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Formation of social acceptability judgments and their implications for management of rare and little-known species.Author(s): George H. Stankey; Bruce Shindler
Source: Conservation Biology. 20(1): 28-37
Publication Series: Scientific Journal (JRNL)
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DescriptionEffective policies for management of rare and little-known species (RLKS) must be not only scientifically valid and cost-effective but also consistent with prevailing social beliefs and values. Limited public awareness of RLKS, however; constrains efforts to frame such policies. Lacking public support, resistance to RLKS programs is likely, particularly when other uses and values are affected. The challenge lies in understanding how public judgments are formed, sustained, and altered. Although the lack of public support often is attributed to inadequate understanding of the scientific bases for policies, research indicates that judgments derive from a complex, albeit poorly understood, suite of factors, including context, trust, esthetics, and personal history. Steps that can enhance public understanding of RLKS management include (1) clarifying the rationale and impacts of policies on the species, (2) specifying the contextual setting, (3) outlining specific actions to be taken, and (4) identifying when and where policies will be employed. Failure to foster understanding and support will leave management dominated by conflict and continued species loss.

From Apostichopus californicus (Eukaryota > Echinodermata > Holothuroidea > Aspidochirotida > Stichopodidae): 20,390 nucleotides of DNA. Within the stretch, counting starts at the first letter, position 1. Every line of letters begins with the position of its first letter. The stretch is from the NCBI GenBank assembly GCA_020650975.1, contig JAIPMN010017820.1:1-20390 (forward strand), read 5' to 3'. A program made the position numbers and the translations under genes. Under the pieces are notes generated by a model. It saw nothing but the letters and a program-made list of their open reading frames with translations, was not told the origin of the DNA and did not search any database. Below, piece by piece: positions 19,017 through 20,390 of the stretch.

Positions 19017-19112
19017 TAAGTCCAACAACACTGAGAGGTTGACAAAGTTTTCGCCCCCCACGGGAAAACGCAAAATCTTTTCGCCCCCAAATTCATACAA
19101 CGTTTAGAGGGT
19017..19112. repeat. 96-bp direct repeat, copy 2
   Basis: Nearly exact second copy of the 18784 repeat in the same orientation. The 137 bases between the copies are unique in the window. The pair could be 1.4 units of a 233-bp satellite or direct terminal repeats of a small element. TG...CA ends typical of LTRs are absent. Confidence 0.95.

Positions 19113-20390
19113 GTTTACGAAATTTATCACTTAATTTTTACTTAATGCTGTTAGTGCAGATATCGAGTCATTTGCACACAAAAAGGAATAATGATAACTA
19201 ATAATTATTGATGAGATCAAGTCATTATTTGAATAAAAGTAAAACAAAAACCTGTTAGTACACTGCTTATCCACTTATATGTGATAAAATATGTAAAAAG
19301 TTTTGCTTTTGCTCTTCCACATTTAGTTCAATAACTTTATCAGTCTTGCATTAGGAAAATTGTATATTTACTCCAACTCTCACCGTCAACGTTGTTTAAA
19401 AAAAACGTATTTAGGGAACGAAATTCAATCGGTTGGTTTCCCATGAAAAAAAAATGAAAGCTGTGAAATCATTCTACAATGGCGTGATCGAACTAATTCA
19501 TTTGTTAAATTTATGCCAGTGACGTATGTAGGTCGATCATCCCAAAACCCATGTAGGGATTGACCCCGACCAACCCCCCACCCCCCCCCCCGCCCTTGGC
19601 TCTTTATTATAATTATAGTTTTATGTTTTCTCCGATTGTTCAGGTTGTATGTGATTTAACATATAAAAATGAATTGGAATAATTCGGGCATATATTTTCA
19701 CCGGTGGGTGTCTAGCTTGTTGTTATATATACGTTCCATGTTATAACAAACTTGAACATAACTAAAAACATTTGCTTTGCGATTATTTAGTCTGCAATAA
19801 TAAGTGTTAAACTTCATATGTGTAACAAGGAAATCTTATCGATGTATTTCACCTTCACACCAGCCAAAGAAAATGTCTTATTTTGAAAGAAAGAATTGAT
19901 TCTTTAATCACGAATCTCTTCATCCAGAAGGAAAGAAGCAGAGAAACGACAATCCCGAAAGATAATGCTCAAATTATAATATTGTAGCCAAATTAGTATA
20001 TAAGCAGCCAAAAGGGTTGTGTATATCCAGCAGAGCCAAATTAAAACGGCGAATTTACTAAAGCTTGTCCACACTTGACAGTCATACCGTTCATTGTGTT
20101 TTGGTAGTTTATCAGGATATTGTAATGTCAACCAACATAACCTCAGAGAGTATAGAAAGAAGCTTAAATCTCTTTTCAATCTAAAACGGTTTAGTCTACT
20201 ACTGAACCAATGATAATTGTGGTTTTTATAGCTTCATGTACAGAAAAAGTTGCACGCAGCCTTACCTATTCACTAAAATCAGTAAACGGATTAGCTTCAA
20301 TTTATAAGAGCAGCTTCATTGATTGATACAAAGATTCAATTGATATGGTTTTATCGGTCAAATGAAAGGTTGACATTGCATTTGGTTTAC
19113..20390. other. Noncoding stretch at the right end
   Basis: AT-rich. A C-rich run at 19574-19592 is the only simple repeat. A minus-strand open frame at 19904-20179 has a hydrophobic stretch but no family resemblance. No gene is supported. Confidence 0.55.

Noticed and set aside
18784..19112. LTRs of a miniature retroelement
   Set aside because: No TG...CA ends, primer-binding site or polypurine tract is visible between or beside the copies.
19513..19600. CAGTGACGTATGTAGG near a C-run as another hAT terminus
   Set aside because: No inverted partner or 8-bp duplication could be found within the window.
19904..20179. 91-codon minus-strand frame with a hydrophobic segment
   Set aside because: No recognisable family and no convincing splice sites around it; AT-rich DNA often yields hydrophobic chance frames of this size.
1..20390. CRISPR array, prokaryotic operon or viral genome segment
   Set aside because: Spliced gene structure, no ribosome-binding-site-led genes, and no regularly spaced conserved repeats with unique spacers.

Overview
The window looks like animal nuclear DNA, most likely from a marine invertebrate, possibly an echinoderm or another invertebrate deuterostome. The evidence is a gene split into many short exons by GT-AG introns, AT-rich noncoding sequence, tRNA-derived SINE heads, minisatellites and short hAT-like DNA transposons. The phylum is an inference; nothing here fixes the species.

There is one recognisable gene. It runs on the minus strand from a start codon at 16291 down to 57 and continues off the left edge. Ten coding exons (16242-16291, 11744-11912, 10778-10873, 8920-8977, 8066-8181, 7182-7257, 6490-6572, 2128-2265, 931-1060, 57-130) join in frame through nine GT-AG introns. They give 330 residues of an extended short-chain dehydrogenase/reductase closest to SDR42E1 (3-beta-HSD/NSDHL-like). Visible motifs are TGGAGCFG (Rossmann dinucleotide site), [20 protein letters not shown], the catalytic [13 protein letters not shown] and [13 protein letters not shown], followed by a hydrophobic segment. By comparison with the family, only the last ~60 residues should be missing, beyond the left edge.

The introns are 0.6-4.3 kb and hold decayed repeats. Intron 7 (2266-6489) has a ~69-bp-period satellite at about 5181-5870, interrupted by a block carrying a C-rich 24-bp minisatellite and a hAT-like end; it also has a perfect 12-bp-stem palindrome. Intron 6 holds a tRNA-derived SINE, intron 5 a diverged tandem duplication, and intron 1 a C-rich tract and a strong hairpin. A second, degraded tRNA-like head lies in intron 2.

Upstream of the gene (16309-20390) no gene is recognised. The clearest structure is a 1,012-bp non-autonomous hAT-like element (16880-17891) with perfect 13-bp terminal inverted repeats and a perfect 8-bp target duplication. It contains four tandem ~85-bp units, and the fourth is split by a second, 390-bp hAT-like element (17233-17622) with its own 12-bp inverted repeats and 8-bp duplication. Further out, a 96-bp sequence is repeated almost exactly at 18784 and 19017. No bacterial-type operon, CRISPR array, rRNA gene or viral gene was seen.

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CitationStankey, George H.; Shindler, Bruce. 2006. Formation of social acceptability judgments and their implications for management of rare and little-known species. Conservation Biology. 20(1): 28-37
Keywordsdecision making, policy processes, public involvement
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